"Good Kill" Asks, "Why Do We Wear Our Flight Suits, Sir?"

Friday, May 15, 2015 By Yosef Brody, Truthout | Film Review
  • font size decrease font size decrease font size increase font size increase font size
  • Print

Good Kill, directed by Andrew Niccol, presents some of the best critiques of the drone program many audience members are likely to see and hear.Good Kill, directed by Andrew Niccol, presents some of the best critiques of the drone program many audience members are likely to see and hear. (Photo: KAZ Vorpal)

The stories of the soldiers and service members of the 20th century are very familiar, the typical themes having been told and retold in so many books and films that they are now embedded in US culture and consciousness. But what about the lives of the men and women who today engage the computer consoles of our remote-controlled war machine? How does it feel to be a US Air Force pilot launching death and destruction halfway across the world in the morning before swinging by your kid's soccer practice in the afternoon? Despite mediareports of unique mental and emotional pressures, the drama of the drone warrior, far removed from that of the grunt in the trenches, is still largely a mystery.

That's beginning to change. Good Kill, directed by Andrew Niccol (The Truman Show, Gattaca, Lord of War), is based on the real experiences of drone operators and effectively brings to life the inner conflicts and insidious risks of waging war abroad without ever leaving home. Playing Maj. Tommy Egan, an F-16 fighter pilot assigned to operate CIA drones at a base outside Las Vegas, Ethan Hawke offers a compelling performance of a career military man tortured by complex guilt. In between targeted killing in Central Asia, Egan soaks himself in vodka and self-loathing and can barely sleep.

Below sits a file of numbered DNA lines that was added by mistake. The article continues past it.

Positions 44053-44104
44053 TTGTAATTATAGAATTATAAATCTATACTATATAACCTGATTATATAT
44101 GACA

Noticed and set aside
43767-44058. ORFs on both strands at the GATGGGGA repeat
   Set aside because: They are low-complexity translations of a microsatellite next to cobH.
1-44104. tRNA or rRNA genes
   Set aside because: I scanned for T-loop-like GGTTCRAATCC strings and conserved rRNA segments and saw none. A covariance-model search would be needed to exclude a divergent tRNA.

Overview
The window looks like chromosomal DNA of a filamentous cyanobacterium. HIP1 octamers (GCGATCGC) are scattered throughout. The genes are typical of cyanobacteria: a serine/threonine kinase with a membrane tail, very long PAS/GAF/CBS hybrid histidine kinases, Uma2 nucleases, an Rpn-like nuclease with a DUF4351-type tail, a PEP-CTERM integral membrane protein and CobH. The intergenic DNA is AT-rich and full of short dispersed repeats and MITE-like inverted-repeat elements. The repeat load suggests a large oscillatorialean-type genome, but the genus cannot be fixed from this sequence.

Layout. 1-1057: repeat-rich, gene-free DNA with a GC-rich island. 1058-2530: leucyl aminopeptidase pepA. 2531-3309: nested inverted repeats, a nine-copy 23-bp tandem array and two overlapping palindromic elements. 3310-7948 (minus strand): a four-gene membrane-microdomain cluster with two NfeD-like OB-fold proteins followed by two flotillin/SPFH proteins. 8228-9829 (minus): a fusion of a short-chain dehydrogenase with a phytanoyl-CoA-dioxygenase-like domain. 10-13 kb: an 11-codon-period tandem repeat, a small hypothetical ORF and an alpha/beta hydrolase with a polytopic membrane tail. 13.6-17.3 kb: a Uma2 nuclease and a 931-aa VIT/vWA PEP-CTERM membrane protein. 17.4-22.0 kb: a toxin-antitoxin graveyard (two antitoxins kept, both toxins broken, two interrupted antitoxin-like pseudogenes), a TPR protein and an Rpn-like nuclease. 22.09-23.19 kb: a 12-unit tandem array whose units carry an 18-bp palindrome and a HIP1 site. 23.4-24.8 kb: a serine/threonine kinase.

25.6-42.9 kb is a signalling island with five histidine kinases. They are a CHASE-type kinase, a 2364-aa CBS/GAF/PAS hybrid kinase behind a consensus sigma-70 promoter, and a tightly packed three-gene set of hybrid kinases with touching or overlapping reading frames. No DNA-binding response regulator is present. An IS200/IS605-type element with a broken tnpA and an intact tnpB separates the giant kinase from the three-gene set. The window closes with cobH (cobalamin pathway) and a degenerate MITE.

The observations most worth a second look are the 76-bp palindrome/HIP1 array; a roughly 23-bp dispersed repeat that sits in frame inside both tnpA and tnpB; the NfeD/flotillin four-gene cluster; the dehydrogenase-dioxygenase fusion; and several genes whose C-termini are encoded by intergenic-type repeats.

Hawke's character appears to struggle not only with depression, but also with a condition some psychologists and military officers call "moral injury": a psychological reaction to severe moral transgression when deeply held beliefs and expectations of "what's right" clash with the reality of something gone very wrong. Moral injury appears to be qualitatively different from post-traumatic stress disorder, although there are some psychologists who believe it's a subtype of PTSD. The stress and anxiety particular to drone pilots, unlike a fighter pilot evading hostiles or a soldier ducking in a trench, appear to stem not from their fear of imminent death, but from the intense moral conflict inherent to their role. The only armor these warriors must take into battle is psychological; defense mechanisms replace helmets.

By all accounts, operating armed drones is, paradoxically, a very intimate killing experience. Egan and his colleagues follow people's "patterns of life" over days and weeks with high-precision infrared video cameras while they wait for orders from the CIA to fire in the vicinity of innocent civilians. As Egan is repeatedly ordered to track, engage and then count bodies in the gruesome aftermath of the destruction he has caused, the conflict between his responsibilities at work and his responsibilities to humanity begin to tear him apart.